Episode 20: Long COVID and Disability Employment Policy

Sharon Rennert, senior attorney with the ADA Division of the Equal Employment Opportunity Commission, has played a leading role in the development of their policy interpretations of the Americans with Disabilities Act and the Rehabilitation Act. In this podcast, Sharon explains the protections for people with disabilities in employment and how they apply to people with Long COVID. Whether Long COVID is a disability was a topic of discussion in the early days of the pandemic, when it was still a mysterious group of symptoms people were experiencing after having COVID-19. Rennert discusses the various factors used to determine whether an individual with Long COVID is protected by the ADA, and how Long COVID fits into the equation – where it meets the definition of disability and where it doesn’t.
Rennert points out that although the effects of Long COVID are diverse, more often than not it does meet the definition of disability. While employers are entitled to request medical records to provide evidence of disability, the fact is that disability law provides a unique definition of disability independent from official medical diagnoses. Long COVID may have different types and combinations of symptoms that may emerge and persist over different lengths of time. It can cause fatigue, brain fog and other symptoms that would limit major life activities. And because it fits the definition of disability, people with Long COVID are protected by disability law – meaning they are protected from discrimination beginning with the application and interview process all the way through their tenure as employees. Despite that, people with Long COVID may be requested to provide medical documentation to prove their symptoms of Long COVID represent an impairment that substantially limits major life activities related to the essential functions of their job. By meeting the test for disability, an individual with Long COVID has the right to ask for reasonable accommodations.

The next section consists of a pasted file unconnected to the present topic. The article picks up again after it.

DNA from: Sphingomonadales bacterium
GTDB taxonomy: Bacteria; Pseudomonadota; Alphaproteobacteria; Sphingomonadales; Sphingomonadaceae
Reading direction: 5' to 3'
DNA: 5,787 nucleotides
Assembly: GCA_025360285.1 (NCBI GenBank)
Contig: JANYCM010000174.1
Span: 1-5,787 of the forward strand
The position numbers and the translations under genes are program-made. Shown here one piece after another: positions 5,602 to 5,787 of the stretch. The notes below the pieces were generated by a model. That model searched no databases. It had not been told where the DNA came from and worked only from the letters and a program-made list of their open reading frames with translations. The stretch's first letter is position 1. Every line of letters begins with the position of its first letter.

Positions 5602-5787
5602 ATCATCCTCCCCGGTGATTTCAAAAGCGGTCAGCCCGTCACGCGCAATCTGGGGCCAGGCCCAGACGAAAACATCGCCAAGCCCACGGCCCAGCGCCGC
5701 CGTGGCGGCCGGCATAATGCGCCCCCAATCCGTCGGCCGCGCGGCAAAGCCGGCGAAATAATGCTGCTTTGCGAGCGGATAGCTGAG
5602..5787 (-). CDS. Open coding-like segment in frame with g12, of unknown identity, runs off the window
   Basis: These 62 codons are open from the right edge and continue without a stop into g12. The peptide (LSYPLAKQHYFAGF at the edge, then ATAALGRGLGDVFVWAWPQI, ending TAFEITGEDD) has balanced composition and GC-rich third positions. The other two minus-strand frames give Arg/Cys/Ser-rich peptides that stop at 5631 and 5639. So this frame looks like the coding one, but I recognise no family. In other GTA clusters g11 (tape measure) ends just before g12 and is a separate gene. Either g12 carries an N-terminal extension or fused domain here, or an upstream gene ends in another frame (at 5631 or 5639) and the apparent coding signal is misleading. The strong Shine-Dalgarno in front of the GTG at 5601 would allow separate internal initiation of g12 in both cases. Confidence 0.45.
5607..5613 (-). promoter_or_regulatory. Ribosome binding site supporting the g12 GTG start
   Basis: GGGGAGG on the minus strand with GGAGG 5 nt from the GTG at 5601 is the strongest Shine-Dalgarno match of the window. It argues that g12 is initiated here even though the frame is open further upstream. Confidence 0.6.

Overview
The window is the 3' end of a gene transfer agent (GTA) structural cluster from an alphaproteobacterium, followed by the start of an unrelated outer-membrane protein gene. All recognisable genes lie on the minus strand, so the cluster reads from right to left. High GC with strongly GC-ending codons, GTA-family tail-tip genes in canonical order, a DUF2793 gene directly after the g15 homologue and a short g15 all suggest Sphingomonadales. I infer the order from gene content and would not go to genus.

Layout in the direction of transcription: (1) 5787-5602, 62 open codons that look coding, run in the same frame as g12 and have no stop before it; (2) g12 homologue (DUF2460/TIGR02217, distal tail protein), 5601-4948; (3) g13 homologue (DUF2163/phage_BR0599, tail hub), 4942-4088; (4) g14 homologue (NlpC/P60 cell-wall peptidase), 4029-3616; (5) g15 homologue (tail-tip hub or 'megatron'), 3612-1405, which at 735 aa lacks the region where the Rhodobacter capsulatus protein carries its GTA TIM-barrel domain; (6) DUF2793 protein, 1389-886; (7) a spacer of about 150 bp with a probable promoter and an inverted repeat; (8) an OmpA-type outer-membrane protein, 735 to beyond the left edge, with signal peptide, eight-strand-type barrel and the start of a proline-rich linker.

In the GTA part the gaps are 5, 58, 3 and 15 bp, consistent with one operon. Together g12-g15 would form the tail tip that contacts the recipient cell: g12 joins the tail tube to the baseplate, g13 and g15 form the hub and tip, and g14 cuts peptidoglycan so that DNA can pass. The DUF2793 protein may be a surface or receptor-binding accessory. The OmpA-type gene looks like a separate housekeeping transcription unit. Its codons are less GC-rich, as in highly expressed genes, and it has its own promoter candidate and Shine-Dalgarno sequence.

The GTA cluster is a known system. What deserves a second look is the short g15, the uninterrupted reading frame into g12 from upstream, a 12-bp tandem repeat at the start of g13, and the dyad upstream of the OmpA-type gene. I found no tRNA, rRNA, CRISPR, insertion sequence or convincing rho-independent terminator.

Rennert also discusses remote work, which may be considered a reasonable accommodation under the ADA on an individual case-by-case basis. Though employers have ushered employees back into the workplace following the pandemic, people with disabilities still may have remote work as an accommodation and employers cannot deny the accommodation simply because it’s against their workplace policy. She describes the two questions both employers and employees must consider when dealing with a remote work accommodation request: does the employee have a disability covered by the ADA, and can the essential functions of the job be performed virtually? The determination may include a conversation between the employee and employer to determine whether other alternatives, such as a combination of remote and on-site work, might be an option.

Rennert explains the process of filing a complaint with the EEOC alleging employment discrimination for a wide range of employment-related issues, including but not limited to job assignment, termination, promotion, harassment, and/or failure to provide reasonable accommodations to an individual with Long COVID. Federal employees must file complaints with the agency in question rather than the EEOC. There are deadlines for filing that begin the day that the discriminatory action happened, so it is important to file as soon as possible.


Michael Morris
Michael Morris
Podcast Moderator, Burton Blatt Institute, Syracuse University
Sharon Rennert
Sharon Rennert
Senior Attorney Advisor – ADA/GINA Division, Office of Legal Counsel

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